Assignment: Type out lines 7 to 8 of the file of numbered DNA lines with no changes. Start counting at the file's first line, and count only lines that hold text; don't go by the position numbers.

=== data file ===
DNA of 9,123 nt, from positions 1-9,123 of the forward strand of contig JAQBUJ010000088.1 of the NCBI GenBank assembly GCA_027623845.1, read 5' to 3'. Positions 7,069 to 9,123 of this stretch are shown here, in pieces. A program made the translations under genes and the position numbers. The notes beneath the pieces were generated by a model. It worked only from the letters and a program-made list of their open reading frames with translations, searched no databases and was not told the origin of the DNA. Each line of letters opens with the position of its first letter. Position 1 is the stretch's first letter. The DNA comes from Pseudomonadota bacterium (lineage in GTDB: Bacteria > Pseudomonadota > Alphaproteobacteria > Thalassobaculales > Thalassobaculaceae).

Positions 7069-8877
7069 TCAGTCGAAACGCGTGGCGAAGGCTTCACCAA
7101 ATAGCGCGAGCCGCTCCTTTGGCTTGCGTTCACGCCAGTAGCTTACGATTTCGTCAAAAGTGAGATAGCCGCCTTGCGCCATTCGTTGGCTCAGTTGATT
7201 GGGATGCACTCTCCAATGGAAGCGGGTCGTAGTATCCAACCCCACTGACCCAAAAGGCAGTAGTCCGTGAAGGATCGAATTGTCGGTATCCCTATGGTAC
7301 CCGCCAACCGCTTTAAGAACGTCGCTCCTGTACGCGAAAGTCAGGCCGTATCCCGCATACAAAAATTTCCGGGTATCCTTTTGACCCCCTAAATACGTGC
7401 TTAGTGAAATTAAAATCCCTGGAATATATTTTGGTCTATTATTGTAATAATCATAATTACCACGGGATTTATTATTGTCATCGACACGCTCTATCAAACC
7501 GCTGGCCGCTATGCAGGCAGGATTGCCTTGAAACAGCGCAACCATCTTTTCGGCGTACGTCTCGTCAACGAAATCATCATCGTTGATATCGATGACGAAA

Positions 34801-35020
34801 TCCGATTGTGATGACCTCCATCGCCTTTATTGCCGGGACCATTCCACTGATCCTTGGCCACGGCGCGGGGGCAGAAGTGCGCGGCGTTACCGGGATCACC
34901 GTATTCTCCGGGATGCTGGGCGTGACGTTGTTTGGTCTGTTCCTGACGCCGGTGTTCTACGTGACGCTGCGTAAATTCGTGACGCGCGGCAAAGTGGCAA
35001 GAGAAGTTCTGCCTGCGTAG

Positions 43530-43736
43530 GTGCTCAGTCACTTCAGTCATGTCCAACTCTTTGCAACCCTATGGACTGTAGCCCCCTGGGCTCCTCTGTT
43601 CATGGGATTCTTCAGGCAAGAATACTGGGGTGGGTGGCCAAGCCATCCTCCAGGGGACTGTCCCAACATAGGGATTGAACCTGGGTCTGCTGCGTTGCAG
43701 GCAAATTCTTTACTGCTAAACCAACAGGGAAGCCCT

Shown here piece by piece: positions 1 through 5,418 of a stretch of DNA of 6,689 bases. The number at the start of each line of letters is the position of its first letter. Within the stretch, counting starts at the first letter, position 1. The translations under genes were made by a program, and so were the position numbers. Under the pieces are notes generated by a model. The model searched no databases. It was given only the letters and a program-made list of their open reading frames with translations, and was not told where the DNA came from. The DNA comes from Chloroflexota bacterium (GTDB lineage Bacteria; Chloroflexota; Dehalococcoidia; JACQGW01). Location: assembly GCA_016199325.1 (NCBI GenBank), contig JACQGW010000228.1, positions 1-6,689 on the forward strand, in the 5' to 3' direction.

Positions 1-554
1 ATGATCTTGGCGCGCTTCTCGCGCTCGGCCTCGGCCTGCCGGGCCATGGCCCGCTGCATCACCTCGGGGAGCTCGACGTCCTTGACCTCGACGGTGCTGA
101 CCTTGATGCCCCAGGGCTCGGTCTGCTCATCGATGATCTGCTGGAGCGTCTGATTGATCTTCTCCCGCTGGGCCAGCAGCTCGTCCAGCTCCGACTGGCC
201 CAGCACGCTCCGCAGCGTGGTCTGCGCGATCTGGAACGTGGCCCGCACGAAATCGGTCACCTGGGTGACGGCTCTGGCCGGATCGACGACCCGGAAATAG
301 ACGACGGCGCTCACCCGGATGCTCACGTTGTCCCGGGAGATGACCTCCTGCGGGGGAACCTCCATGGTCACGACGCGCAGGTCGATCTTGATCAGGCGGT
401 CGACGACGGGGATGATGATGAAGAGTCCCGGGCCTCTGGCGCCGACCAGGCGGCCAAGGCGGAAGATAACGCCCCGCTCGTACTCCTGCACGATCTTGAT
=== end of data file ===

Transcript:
7401 TTAGTGAAATTAAAATCCCTGGAATATATTTTGGTCTATTATTGTAATAATCATAATTACCACGGGATTTATTATTGTCATCGACACGCTCTATCAAACC
7501 GCTGGCCGCTATGCAGGCAGGATTGCCTTGAAACAGCGCAACCATCTTTTCGGCGTACGTCTCGTCAACGAAATCATCATCGTTGATATCGATGACGAAA